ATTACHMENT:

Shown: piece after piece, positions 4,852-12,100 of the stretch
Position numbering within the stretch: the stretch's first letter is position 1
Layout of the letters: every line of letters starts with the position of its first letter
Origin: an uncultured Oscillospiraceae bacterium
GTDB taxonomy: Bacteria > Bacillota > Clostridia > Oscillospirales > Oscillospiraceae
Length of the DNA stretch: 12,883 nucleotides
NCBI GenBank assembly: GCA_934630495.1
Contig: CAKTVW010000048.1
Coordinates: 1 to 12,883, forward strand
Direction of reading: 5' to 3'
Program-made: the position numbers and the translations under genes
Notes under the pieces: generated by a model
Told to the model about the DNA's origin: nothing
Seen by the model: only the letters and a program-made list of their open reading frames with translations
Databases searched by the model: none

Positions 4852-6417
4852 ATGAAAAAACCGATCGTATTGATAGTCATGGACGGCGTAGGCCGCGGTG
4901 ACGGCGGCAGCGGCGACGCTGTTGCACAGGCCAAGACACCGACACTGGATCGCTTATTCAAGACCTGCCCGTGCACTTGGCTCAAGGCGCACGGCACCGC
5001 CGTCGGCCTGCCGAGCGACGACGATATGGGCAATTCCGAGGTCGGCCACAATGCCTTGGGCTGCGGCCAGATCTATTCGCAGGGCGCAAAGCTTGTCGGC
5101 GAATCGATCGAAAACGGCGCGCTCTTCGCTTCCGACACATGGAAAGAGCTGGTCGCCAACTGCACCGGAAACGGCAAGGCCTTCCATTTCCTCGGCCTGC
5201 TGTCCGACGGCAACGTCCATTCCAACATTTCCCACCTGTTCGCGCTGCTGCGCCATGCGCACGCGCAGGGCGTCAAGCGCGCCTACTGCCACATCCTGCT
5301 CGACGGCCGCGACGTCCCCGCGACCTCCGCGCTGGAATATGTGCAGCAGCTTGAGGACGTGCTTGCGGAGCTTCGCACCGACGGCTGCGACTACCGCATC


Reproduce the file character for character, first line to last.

Shown: piece after piece, positions 4,852-12,100 of the stretch
Position numbering within the stretch: the stretch's first letter is position 1
Layout of the letters: every line of letters starts with the position of its first letter
Origin: an uncultured Oscillospiraceae bacterium
GTDB taxonomy: Bacteria > Bacillota > Clostridia > Oscillospirales > Oscillospiraceae
Length of the DNA stretch: 12,883 nucleotides
NCBI GenBank assembly: GCA_934630495.1
Contig: CAKTVW010000048.1
Coordinates: 1 to 12,883, forward strand
Direction of reading: 5' to 3'
Program-made: the position numbers and the translations under genes
Notes under the pieces: generated by a model
Told to the model about the DNA's origin: nothing
Seen by the model: only the letters and a program-made list of their open reading frames with translations
Databases searched by the model: none

Positions 4852-6417
4852 ATGAAAAAACCGATCGTATTGATAGTCATGGACGGCGTAGGCCGCGGTG
4901 ACGGCGGCAGCGGCGACGCTGTTGCACAGGCCAAGACACCGACACTGGATCGCTTATTCAAGACCTGCCCGTGCACTTGGCTCAAGGCGCACGGCACCGC
5001 CGTCGGCCTGCCGAGCGACGACGATATGGGCAATTCCGAGGTCGGCCACAATGCCTTGGGCTGCGGCCAGATCTATTCGCAGGGCGCAAAGCTTGTCGGC
5101 GAATCGATCGAAAACGGCGCGCTCTTCGCTTCCGACACATGGAAAGAGCTGGTCGCCAACTGCACCGGAAACGGCAAGGCCTTCCATTTCCTCGGCCTGC
5201 TGTCCGACGGCAACGTCCATTCCAACATTTCCCACCTGTTCGCGCTGCTGCGCCATGCGCACGCGCAGGGCGTCAAGCGCGCCTACTGCCACATCCTGCT
5301 CGACGGCCGCGACGTCCCCGCGACCTCCGCGCTGGAATATGTGCAGCAGCTTGAGGACGTGCTTGCGGAGCTTCGCACCGACGGCTGCGACTACCGCATC